Friday, May 22, 2020

A Dutch Renaissance Rood-Screen

One of the highlights of last summer’s pilgrimage to England with the Schola Sainte Cécile for me was a visit to the Victoria and Albert Museum, which among its many collections has a wonderful and very large section dedicated to Medieval and Renaissance art and liturgical objects. One of the most notable items is this rood-screen, which was originally installed in the cathedral of St John in ’s-Hertogenbosch, the Netherlands.
This city, whose name means “the Duke’s Forest”, was part of the diocese of Liège from its founding in 1184 until 1559, when it was made an independent see, partly to counter the rising tide of Protestantism; a collegiate church dedicated to St John the Evangelist was then chosen as the cathedral. In 1566, however, the Netherlands were hit with the Beeldenstorm (“image storm”), a ferocious wave of Calvinist iconoclasm that led to the destruction of countless religious images throughout the region. The newly elevated cathedral of St John was attacked, and the rood screen badly damaged. Starting in 1600, and continuing until 1613, an artist named Conrad van Norenberch and his workshop installed a new screen of Belgian black marble, decorated with several alabaster statues.
Unfortunately, only 16 years later, ’s-Hertogenbosch was taken by Protestant forces; Catholic worship was officially suppressed, and the church turned over to a congregation of the reformed faith, but despite its iconographic program, which is thoroughly in line with the Counter-Reformation, the screen was left mostly undamaged. (Some of the figures in the smaller relief panels were decapitated.) The region remained predominantly Catholic, with the people attending secret churches, until the post-Napoleonic period, when the Calvinist religion was disestablished, and Catholic services openly permitted once again; the church was restored to Catholic worship in 1816. By 1860, the building, long neglected by the Protestants, was badly in need of a restoration, which was done in the neo-Gothic style. At this point, the screen, which blocked the view of the sanctuary, and clashed with the style of the restoration, was sold to an English art dealer named Murray Marks, who in turn sold it to the V&A in 1871.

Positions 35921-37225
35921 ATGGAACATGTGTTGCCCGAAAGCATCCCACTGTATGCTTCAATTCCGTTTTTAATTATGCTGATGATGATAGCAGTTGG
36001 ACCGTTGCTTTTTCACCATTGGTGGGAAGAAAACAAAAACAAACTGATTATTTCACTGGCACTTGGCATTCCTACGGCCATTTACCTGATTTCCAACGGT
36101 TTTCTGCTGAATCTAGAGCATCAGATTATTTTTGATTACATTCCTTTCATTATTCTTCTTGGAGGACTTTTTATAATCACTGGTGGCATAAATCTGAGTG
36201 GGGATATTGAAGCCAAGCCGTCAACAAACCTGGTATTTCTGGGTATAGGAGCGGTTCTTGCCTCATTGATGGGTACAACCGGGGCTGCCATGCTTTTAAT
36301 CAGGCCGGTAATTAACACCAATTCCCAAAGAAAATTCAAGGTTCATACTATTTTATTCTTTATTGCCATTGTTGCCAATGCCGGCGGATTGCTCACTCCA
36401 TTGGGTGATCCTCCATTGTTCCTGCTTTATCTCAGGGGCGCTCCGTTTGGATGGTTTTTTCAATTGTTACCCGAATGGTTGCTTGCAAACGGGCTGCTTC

The statuary program is as follows.
1. Upper left: a female figure bearing a shield, on which were formerly visible the arms of Brabant, the region which includes ’s-Hertogenbosch. (The shields are now blank, but their program is known from the surviving contract between the church and the artist.)
2. Lower left: St Peter
3. Above the arch: Faith, with reliefs of the Wedding at Cana and the Feeding of the Five Thousand to either side.
4. Upper right: a female figure bearing a shield, on which were formerly visible the arms of Godfrey III, Duke of Brabant.
5. The Virgin Mary holding the Christ Child.
6. Inside the lower part of the screen, Justice.
7. Over the central arch: Charity, with reliefs of the Transfiguration and the Betrayal of Christ to either side of her.
8. Upper left: a female figure bearing a shield, on which were formerly visible the arms of Albert of Austria (1559-1621) and Isabella of Spain (1566–1633), the Habsburg rulers of the Spanish Netherlands at the time the screen was built.
9. Lower left: St John the Evangelist, the Patron Saint of the church. According to the website of the V&A, this was done in part by a well-known artist from Amsterdam named Hendrik de Keyser, who was himself a Protestant, and under the patronage of his native city. However, the Protestant religious authorities ordered him to stop working on it, and it was finished in van Norenberch’s workshop.
10. Above the arch: Hope, with the Ecce Homo scene and the Crucifixion to either side.
11. Upper right: a wild-man bearing a shield, on which were formerly visible the arms of ’s-Hertogenbosch.
12. St Paul
13. Inside the lower part of the screen, Peace.
A view of the screen from a distance...
...and from behind.

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